Natural Interaction: Gesture and Sketch Recognition Interfaces
Randy Davis
Drawings, sketches and diagrams are essential tools of engineering education and practice, providing a powerful way to envision, explain, and reason. Yet historically diagrams have been static, passive pictures, comprehensible only to human observers. Our work aims to create a whole new "intelligent" design environment, where people can sketch, gesture and talk about their design ideas using a computer, but in a way that feels completely natural. In work to date, we have developed novel sketch interpretation software that can understand free-hand sketches drawn on tablet PCs, active whiteboards, and PDAs, then animate them. The result is a sort of "magic paper" an interactive drawing surface that feels like paper but is considerably smarter. We will demonstrate its use in a variety of domains. More...
Online Learning through Technologically Enhanced Education in Electrical Engineering and Computer Science(XTutor)
Tomas Lozano-Perez, Chris Terman
Online tutor systems are experiments in developing the textbooks of the future; they provide a combination of multimedia lecture material and support for interactive problem solving. We have developed several versions of these systems to support the delivery of subjects at MIT as well as a number of other universities. These systems have been used successfully by thousands of students. XTutor is the most recent of our online tutor systems. Course content is embodied as a collection of XML documents called XDocs. These are written using tags that define common problem formats. The tag language allows users to define new tags and namespaces and provides handlers that determine processing rules for generating XHTML and for checking user submissions. We will demonstrate Xtutor as well as its predecessors. More...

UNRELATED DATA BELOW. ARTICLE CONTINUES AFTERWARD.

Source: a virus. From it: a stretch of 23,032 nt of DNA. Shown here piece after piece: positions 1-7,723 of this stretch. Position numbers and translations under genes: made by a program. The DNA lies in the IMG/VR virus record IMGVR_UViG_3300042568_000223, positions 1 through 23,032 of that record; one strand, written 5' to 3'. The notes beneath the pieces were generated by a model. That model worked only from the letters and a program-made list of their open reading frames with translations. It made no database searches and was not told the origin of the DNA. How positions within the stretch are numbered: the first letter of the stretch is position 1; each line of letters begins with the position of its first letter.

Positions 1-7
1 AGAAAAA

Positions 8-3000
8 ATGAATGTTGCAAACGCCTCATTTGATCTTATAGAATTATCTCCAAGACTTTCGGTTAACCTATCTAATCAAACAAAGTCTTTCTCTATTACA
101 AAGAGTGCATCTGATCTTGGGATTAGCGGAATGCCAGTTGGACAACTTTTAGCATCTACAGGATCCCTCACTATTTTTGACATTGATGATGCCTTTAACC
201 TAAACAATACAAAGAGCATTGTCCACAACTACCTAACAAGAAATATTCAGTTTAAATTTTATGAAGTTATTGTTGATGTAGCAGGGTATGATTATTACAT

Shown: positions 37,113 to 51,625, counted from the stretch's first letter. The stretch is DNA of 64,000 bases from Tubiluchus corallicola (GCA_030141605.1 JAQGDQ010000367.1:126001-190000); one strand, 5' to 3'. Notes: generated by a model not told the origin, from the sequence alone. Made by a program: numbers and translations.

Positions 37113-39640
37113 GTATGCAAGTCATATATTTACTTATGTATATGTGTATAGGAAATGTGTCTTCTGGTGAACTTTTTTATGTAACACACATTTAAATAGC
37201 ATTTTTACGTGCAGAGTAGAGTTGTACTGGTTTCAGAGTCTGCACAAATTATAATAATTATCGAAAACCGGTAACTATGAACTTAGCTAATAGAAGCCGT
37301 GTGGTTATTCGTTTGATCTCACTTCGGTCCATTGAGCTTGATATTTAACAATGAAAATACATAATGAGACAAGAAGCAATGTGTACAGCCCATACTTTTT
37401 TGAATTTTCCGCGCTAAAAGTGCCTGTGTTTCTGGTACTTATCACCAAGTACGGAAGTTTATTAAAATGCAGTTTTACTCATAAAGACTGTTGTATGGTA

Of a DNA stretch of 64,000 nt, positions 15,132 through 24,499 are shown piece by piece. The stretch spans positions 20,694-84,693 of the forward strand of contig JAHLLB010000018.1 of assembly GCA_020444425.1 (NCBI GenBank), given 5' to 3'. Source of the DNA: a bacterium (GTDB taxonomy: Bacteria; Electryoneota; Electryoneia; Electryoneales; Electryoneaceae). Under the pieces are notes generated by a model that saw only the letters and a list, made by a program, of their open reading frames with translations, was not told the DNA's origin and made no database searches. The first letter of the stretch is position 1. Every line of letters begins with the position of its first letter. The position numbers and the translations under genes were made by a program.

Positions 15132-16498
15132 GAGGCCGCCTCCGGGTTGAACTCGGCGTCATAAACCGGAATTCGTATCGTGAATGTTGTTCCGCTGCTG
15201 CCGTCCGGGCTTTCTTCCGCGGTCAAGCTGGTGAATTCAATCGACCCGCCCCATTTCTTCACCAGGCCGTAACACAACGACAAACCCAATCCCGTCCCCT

Remote Online Laboratories (iLab)
Jesus del Alamo, Jud Harward, Steve Lerman
The MIT iLab Project has developed a software toolkit and middleware to support internet accessible laboratories ("iLabs") and promote their sharing between schools and universities. The project focuses on fast lab development, scalable access for students, efficient management for lab providers while preserving the autonomy of the faculty actually teaching the students. The ultimate goal is to establish an economy of shareable labs to enhance science and engineering education. More...
RoboCup: The Robotic Futbol Club of Cambridge
Kristina Haller, Jie Tang
The overarching goal of RoboCup is to build a team of soccer playing robots that will be able to beat the Champion WorldCup team by the year 2050. This goal pushes for the development of robust robotic systems with highly developed artificial intelligence. After every competiton teams must release information about their systems, allowing other teams to learn from the best, forcing creativity and rapid development of technology. The MIT Competitive Robotics and the Harvard College Engineering Society are collaborating and combining resources to make this happen. During this process, students get hands on experience outside of the classroom. This talk will discuss our goals, successes to date, and include several demonstrations. More...
Spoken Lecture Processing: Advances and Challenges
James Glass